Let’s get to the point: I’m the black sheep of the family. Everyone in the family (except me of course) is an expert swimmer and thus a water sports enthusiast. Hence you can imagine the general scenario on our family trip to Malaysia. In Kuala Lumpur, during our stay at the Genting Highlands, I went gaga over all the rides. I felt so proud: I’d braved the toughest and scariest of rides. And then, that amazing feeling didn’t stay for long as we traveled to Langkawi the next day.
In the morning, all my bravado evaporated as we walked towards the beach and heard my parents plan scuba diving expeditions. My breakfast curdled in my stomach as they told me I HAD to indulge in at least one water sporting activity with them. My mom who never took a no for an answer, suggested that I try parasailing, also pointing out that it didn’t require the parascender to be a swimmer. “And you enjoyed so much at Genting Highland, didn’t you? This would be similar,” she shrugged. “THAT was on land, mom. This can have me fall into the sea and be devoured by sharks!” I protested as she dragged me to join a few people lined up at the pier.
As I waited in the queue and saw people attached to parachutes being towed behind speedboats, I heard them whoop (not sure whether with joy or fear) as they rose into the air. Some of them were even screaming their wits off. That surely wasn’t helping my state of mind, since I was someone whose idea of beach adventure was sea waves lapping at my ankles at the most. If they as much as reached higher than my knees, I’d run towards the shores screaming like a maniac, to my parents’ embarrassment.
Finally it was my turn, and I was made to wear a life jacket (thank God for those!) and harnessed to a parachute. As the speedboat gathered speed, I rose into the air with my eyes screwed shut and teeth grinding. I heard my mom shout out my name, and opened my eyes, trying to locate her in the crowd beneath. It was then that I realised how high above the sea I was. As the air whipped through my hair, I momentarily felt like a goddess soaring over the mere humans beneath, and let out an exhiliarated whoop.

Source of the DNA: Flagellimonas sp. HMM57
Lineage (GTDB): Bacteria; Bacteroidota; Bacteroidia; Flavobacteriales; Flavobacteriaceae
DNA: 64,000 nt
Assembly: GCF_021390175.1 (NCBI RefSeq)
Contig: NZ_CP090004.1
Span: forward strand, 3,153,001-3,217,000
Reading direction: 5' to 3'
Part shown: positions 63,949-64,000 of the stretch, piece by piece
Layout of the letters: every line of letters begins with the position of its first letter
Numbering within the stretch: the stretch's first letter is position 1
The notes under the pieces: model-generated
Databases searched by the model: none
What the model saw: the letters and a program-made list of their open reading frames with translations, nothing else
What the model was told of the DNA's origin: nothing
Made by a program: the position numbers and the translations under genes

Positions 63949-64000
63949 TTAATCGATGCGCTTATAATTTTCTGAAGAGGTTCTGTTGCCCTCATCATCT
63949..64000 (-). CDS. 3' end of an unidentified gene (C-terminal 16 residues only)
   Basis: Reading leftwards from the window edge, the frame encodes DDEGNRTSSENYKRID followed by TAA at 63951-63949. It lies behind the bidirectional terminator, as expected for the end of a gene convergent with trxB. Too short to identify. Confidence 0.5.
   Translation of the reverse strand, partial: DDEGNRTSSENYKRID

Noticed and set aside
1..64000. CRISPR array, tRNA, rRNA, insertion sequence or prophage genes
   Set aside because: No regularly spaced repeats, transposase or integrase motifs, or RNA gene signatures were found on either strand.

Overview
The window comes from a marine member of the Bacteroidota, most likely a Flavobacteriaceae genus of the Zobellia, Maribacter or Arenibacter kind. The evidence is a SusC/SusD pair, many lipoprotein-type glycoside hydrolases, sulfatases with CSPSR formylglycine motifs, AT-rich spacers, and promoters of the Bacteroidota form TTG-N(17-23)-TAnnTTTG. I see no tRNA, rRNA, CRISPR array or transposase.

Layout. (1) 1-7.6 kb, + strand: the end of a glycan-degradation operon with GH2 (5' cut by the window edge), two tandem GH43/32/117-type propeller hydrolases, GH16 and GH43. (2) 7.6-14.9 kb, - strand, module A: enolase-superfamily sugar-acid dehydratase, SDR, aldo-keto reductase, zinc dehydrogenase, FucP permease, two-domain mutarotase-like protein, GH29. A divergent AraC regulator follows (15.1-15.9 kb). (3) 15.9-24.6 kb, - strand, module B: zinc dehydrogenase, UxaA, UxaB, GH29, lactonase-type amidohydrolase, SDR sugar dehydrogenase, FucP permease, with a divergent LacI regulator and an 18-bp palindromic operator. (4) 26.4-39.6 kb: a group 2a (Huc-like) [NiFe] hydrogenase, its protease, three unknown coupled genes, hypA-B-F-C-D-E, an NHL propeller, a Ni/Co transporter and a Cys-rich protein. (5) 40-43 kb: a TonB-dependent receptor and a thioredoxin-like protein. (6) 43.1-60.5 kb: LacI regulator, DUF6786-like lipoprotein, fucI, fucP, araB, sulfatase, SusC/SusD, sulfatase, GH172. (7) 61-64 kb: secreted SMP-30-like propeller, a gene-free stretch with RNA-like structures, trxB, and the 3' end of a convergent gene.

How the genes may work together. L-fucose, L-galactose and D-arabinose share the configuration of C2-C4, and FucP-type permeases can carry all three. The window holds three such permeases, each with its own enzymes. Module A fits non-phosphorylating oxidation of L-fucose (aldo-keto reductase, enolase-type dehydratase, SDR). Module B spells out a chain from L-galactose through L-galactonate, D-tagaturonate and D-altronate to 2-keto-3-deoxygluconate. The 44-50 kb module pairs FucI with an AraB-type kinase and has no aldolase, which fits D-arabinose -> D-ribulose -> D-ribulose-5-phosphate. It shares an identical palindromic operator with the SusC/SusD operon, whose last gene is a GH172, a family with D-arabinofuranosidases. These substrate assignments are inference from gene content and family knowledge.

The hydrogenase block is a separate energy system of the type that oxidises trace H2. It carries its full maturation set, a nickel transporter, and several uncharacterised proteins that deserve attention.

And then the worst of my nightmares happened. To add some adventure to the ride, the speedboat driver turned off his engine and I started decending towards the sea below. As a vivid picture of shark fins encircling me in the water as I drowned slowly flashed through my mind, I started screaming like a banshee and flailed my legs. I shut my eyes and waited for the splash, but my feet merely skimmed the water and I felt the surf spray into my face. I opened my eyes to realize I was rising into the air again. The driver, chuckling to himself, had restarted the engine. I spent the rest of the ride cursing him under my breath and building a mental picture of me feeding him to the sharks.
When I landed on the pier, I let out a sigh of relief and toppled into my mother’s arms. “So? What do you think? Wanna do it again?” she asked, barely hiding a grin while my dad and the rest of the family guffawed at a distance. “NEVER!” I spluttered. That experience had pumped enough adrenaline to last me a lifetime. I promised myself that I’d make it a point to learn how to swim, but that this parasailing experience would be the end of my very short stint as an adrenaline junkie.